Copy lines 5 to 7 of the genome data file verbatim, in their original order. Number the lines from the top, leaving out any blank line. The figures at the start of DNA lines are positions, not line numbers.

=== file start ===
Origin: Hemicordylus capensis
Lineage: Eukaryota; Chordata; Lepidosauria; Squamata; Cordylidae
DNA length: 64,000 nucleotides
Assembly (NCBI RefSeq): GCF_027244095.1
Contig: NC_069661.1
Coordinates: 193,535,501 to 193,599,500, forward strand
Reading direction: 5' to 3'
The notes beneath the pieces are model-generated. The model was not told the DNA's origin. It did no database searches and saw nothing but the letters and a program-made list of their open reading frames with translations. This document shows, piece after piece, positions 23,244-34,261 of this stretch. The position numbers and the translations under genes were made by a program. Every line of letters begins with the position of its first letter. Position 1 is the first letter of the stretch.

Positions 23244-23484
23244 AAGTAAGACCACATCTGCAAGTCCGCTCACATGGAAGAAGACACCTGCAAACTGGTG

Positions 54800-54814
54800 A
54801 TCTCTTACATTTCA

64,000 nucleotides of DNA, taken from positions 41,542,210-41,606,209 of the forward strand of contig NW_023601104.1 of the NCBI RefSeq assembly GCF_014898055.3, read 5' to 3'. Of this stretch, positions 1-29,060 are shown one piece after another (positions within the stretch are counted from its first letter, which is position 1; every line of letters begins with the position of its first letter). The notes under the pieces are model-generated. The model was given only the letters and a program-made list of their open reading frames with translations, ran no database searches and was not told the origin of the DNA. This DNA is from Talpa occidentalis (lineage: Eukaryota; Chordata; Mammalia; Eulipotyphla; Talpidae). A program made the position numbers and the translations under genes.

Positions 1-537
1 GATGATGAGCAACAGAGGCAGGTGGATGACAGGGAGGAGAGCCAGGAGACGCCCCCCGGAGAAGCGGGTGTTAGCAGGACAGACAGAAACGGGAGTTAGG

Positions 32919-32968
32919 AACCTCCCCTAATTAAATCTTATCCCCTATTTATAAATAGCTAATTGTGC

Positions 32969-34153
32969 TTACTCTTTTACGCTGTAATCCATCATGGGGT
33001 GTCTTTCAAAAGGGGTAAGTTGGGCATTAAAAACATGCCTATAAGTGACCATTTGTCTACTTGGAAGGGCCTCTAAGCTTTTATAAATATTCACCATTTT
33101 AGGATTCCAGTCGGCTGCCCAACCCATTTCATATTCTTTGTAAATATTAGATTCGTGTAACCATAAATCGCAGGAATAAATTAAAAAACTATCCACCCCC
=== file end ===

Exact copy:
Contig: NC_069661.1
Coordinates: 193,535,501 to 193,599,500, forward strand
Reading direction: 5' to 3'